With icy weather set to hit the UK later this week and into next week, and temperatures forecast to be well below zero, Transport Network – publishers of Highways and Smart Highways magazines and a leading highways and transport event company – has reviewed the nation’s readiness for all that winter has to throw at it.
Dominic Browne, editor of Highway says: “Motorists will be pleased to hear the news that councils had 1.4 million tonnes of salt stockpiled in preparation for winter, with 94% of councils suggesting they have either more salt or the same level as last year. This means we should not see a return to the dark days of some eight years ago when highway authorities simply ran out of salt. Things have improved since then, with councils given specific resilience targets for their stockpiles. However issues still arise when individual areas suffer the brunt of the extreme weather.
“Last year, some councils ran out of salt stocks due simply to the logistics of getting fresh orders to depots on time. This was a combination of hold ups from suppliers, and a failure to prioritise those councils with the most urgent need.
“This year, the best advice on reorders, is the earlier they can the better, and to make sure they have back-up plans with alternative suppliers,” he adds.
“According to the Local Government Association (LGA) annual Winter Readiness Survey, more than half (55%) of councils will share salt stocks, 30% will share gritting machinery, and one in five (22%) plan to team up across their boundaries to send staff to key locations. While this collaborative working is a step in the right direction, drivers who have been stuck in their cars in freezing conditions will want to know why these numbers aren’t higher.
“Finally, last winter we saw some issues with crashes and pile-ups on steep inclines on roads, particularly in Scotland. Drivers will want to know that all roads authorities have identified those treacherous parts of their network, and have a plan and equipment such as heavy recovery vehicles in place should pile-ups occur.”
Look out this winter for new gritters being used by Highways England on motorways and major roads. The bright orange vehicles use innovative technology, which includes being able to pre-programme them with information specific to each gritting route, spreading salt onto the road automatically, taking into account any specific requirements for bridges, landscape and other road features, and allowing the driver to focus on driving at all times.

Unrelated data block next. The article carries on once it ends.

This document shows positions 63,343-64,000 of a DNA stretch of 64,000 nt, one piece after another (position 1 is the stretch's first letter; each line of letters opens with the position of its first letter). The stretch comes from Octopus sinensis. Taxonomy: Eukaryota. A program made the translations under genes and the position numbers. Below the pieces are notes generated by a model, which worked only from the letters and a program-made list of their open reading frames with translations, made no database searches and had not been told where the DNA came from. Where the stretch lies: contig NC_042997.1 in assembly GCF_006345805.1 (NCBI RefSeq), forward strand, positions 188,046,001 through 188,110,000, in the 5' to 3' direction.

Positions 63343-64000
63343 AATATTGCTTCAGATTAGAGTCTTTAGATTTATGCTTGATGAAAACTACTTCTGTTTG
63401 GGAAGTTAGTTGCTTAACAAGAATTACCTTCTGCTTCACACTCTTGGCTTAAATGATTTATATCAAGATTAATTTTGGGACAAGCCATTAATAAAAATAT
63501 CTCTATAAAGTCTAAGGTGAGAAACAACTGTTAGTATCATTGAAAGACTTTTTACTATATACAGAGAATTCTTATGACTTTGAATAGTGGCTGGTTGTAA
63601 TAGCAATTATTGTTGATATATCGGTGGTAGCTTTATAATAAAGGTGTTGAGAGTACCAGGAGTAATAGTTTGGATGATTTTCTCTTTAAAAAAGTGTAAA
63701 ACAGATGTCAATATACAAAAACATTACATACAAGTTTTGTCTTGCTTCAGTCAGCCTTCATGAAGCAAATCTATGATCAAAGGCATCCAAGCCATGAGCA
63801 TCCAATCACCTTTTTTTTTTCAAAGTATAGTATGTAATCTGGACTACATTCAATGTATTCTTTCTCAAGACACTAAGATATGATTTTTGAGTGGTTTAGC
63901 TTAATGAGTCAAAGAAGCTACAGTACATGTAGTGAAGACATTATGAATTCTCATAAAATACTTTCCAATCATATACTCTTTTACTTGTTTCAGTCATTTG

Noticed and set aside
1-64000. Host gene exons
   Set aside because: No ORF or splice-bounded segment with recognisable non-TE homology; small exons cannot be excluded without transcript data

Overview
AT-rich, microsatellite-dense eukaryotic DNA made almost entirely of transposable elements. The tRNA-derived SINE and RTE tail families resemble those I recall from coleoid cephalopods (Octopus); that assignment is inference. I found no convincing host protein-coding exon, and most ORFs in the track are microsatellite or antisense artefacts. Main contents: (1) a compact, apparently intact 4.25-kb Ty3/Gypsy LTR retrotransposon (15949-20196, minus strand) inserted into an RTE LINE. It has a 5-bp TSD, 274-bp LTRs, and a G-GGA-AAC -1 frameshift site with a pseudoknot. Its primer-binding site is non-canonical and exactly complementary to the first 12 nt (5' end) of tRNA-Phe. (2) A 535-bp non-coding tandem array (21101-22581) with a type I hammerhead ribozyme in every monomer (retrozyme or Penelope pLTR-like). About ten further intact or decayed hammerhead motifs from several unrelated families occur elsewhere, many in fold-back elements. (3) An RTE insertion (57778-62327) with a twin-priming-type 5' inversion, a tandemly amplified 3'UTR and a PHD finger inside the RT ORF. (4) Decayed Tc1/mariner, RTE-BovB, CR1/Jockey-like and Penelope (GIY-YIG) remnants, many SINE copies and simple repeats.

However, technology in cars could play a stronger role in keeping roads moving. Paul Hutton, editor of Smart Highways says: “We’re only just beginning to understand how connected vehicles can help us manage bad weather better. For example every car has a thermometer which, when connected, can be programmed to anonymously alert road authorities of locations where temperatures drop below a certain level. Similarly, when the vehicle’s windscreen wipers are on high, or when a car skids, that information can be used to warn traffic control rooms and other drivers. Motoring organisations are connected to some of their members’ vehicles to alert them to weather-related problems such as a struggling battery, in order to reduce the number of emergency breakdowns – but the number is still relatively small.
“Over time, these technological innovations will become commonplace, just as air conditioning, central locking or electrically operated windows are no longer restricted to premium cars. In the meantime, it pays off for motorists to carry warm spare clothes and boots in case of emergencies. And better still, to make sure their car is fully maintained to help head off emergencies in the first place.”